JIZAN, Saudi Arabia -- Shootout by shootout, surrender by surrender, Saudi authorities are working their way through a list of al-Qaida suspects in a bombing assault that brought Muslim terrorism to the heart of the kingdom.
The latest suspect to die in a nationwide dragnet -- one that has featured unprecedented cooperation with the United States as well as unusual openness -- was Zubayr al-Rimi. Al-Rimi, also known as Sultan Jubran Sultan al-Qahtani, was killed Tuesday when Saudi security forces raided an apartment where they said a new terror attack was being plotted.
A U.S. diplomat in Saudi Arabia said Thursday the raid in Jizan, 600 miles south of Riyadh, was proof of the high level of cooperation between the United States and Saudi Arabia, though he could not confirm the Saudis were working on an FBI tip. The diplomat, speaking on condition of anonymity, did say agents from the FBI and Treasury Department are in the kingdom working on an anti-terror task force with Saudi investigators.
In Washington on Wednesday, John Pistole, assistant director of the FBI's counterterrorism division, said the raid in which al-Rimi died came after the FBI received information on his whereabouts. Pistole was speaking to a subcommittee of the U.S. House Financial Services Committee.
Al-Rimi was among 19 suspects in May 12 suicide bombings at housing compounds in Riyadh that killed 35 people, including nine Saudi attackers. Saudi officials have said the 19 were in contact with al-Qaida, the group suspected in the Sept. 11, 2001, attacks in the United States.
Prince Bandar bin Sultan, Saudi Arabia's ambassador to Washington, said in Arizona on Wednesday that al-Rimi was "the No. 2 al-Qaida" man in Saudi Arabia.
Of the 19 suspects, al-Rimi and seven others have been killed in recent months. Three have surrendered or been captured, and Saudi officials say four were among the May 12 suicide bombers, leaving four at large. Several other suspected extremists not on the list have been killed, and about 200 have been arrested.
The May 12 bombings were dramatic evidence al-Qaida is at work in the kingdom, birthplace of the terror group's founder, Osama bin Laden. Bin Laden accuses the West of trying to destroy Islam and criticizes Arab regimes like Saudi Arabia's that are close to Washington.
The housing compounds targeted May 12 were mainly inhabited by Americans, Britons and other foreigners, but Saudis living there also died. The shock over the attack, which killed Arabs and other Muslims, seemed to change the way some Saudis think about al-Qaida.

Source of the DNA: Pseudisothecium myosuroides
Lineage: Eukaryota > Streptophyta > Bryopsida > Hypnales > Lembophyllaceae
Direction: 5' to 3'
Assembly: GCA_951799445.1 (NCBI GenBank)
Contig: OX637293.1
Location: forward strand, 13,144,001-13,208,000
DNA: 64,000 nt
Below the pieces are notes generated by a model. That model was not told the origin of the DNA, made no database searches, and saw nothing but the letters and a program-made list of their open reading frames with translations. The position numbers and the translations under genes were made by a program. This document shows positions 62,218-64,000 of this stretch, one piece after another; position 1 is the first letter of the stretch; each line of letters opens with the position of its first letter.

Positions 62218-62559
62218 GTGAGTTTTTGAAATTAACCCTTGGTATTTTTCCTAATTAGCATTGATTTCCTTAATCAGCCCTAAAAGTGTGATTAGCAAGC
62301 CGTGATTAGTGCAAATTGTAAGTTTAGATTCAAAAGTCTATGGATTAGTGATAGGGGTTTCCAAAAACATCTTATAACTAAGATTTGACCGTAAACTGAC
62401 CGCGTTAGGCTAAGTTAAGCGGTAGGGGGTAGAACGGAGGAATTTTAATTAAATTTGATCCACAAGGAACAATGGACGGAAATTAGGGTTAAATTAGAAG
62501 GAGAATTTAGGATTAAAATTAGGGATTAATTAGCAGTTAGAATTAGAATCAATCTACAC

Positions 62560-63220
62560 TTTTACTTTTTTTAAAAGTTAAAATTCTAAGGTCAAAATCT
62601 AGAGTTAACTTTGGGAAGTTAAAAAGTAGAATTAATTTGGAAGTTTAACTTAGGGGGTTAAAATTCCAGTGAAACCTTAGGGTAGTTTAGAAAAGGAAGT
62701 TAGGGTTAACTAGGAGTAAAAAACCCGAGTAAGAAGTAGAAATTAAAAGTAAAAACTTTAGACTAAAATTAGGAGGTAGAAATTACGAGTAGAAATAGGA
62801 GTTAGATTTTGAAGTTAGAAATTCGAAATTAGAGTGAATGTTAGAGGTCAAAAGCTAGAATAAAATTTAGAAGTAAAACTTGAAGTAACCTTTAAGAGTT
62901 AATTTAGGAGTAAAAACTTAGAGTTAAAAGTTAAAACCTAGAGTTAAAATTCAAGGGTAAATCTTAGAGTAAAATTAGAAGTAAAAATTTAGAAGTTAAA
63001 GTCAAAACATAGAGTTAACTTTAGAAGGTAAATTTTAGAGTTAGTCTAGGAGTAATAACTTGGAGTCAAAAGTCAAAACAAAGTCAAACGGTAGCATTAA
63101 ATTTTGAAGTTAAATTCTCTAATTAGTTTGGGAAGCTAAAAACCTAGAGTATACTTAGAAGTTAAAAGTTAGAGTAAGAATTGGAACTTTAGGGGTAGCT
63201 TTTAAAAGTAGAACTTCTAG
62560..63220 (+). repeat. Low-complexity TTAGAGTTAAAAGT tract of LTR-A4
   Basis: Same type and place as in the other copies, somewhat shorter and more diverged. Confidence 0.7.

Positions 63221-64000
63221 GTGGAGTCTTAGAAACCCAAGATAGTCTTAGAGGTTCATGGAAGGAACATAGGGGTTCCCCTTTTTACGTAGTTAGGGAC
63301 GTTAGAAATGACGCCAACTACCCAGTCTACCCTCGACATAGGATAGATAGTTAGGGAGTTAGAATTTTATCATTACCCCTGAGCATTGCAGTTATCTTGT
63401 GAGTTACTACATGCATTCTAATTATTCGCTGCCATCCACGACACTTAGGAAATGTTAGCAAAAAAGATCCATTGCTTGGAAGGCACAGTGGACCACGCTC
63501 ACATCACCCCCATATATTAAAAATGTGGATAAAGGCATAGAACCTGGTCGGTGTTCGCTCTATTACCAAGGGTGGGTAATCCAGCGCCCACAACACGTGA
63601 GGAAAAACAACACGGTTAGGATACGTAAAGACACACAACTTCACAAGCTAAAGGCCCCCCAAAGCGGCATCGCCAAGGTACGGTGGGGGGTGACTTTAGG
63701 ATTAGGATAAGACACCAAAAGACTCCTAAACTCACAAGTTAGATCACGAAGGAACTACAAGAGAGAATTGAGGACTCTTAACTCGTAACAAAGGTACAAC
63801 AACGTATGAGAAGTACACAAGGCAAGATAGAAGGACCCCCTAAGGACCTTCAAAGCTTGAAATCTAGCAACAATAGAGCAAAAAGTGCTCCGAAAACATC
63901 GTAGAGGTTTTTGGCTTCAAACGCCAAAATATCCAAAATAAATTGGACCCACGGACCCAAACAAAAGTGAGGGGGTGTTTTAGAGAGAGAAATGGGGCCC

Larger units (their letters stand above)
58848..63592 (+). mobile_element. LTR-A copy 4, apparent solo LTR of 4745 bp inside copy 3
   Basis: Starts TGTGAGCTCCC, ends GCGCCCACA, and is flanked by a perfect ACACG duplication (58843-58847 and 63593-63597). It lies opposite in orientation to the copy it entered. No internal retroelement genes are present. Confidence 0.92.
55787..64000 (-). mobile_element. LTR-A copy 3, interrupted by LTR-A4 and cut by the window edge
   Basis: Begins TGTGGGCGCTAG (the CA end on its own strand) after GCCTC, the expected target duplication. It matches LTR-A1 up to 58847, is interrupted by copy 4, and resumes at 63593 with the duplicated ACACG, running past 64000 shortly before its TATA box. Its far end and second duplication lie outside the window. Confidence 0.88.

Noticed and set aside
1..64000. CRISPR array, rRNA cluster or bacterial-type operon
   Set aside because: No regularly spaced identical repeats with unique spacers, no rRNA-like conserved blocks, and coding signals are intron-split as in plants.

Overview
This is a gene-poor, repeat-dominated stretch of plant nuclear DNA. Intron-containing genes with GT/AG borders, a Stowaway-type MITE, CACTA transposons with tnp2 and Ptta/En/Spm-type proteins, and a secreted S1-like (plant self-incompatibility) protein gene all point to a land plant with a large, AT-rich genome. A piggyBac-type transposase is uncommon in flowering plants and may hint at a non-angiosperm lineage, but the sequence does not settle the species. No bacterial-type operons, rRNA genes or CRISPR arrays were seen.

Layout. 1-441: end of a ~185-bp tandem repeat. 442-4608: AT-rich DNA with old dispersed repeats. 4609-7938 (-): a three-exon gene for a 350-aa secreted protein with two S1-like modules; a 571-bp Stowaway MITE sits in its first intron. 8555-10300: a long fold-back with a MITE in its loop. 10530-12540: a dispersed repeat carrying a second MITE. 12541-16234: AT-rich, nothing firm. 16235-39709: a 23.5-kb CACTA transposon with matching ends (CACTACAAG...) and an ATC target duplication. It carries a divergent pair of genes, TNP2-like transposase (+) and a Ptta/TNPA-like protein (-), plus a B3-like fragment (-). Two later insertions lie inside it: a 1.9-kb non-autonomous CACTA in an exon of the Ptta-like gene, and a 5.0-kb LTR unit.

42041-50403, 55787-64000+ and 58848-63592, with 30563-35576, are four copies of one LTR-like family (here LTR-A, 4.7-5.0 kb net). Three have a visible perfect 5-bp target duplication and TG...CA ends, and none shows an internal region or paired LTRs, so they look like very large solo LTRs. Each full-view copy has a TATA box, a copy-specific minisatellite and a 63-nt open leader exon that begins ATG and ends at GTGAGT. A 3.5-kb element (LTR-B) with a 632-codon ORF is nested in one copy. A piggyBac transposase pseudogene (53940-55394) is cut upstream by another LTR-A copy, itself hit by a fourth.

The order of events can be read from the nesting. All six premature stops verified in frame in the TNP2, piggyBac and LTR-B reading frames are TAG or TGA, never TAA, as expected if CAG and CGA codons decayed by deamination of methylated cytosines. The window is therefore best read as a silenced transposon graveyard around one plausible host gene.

Saudi officials, who had previously played down the idea of al-Qaida operating in the kingdom, launched a series of highly publicized raids that have found large caches of weapons and snared dozens of suspected militants. And King Fahd and other members of the royal family and government have mounted a war of words against extremist thought, telling Saudis that Islam condemns terrorism and helping terrorists.
The kingdom had been under U.S. pressure since the Sept. 11, 2001, attacks to do more to combat terrorism. It took five months for Saudi officials to even acknowledge that 15 of the hijackers were Saudi, and they were accused by some Americans of moving slowly and fitfully in cooperating with U.S. anti-terror investigators.
The U.S. diplomat said Saudi cooperation had increased since May 12.
He said the government's unusual public stance in the anti-terrorist campaign reflected its new commitment. In the past, he said, officials might have tried to deal with such matters behind closed doors so as not to embarrass the families of those involved. In Saudi culture, the acts of an individual reflect on the honor of the family and tribe.
The names and pictures of the 19 suspects were shown on state-run Saudi television days before the May 12 attacks. They had escaped a raid in which security forces seized a large cache of weapons and explosives. Saudi officials have never said what tipped them off to the 19, but they seem to have suspected something like the Riyadh attack was being planned.
Al-Rimi is believed to have been the chief deputy of Abu Bakr al-Azdi, also known as Ali Abd al-Rahman al-Faqasi al-Ghamdi, the former top al-Qaida man in Saudi Arabia who surrendered to Saudi authorities June 26.
In Arizona on Wednesday, Nail A. Al-Jubeir, an official with the Saudi Embassy in the United States, said al-Azdi was "singing like a bird."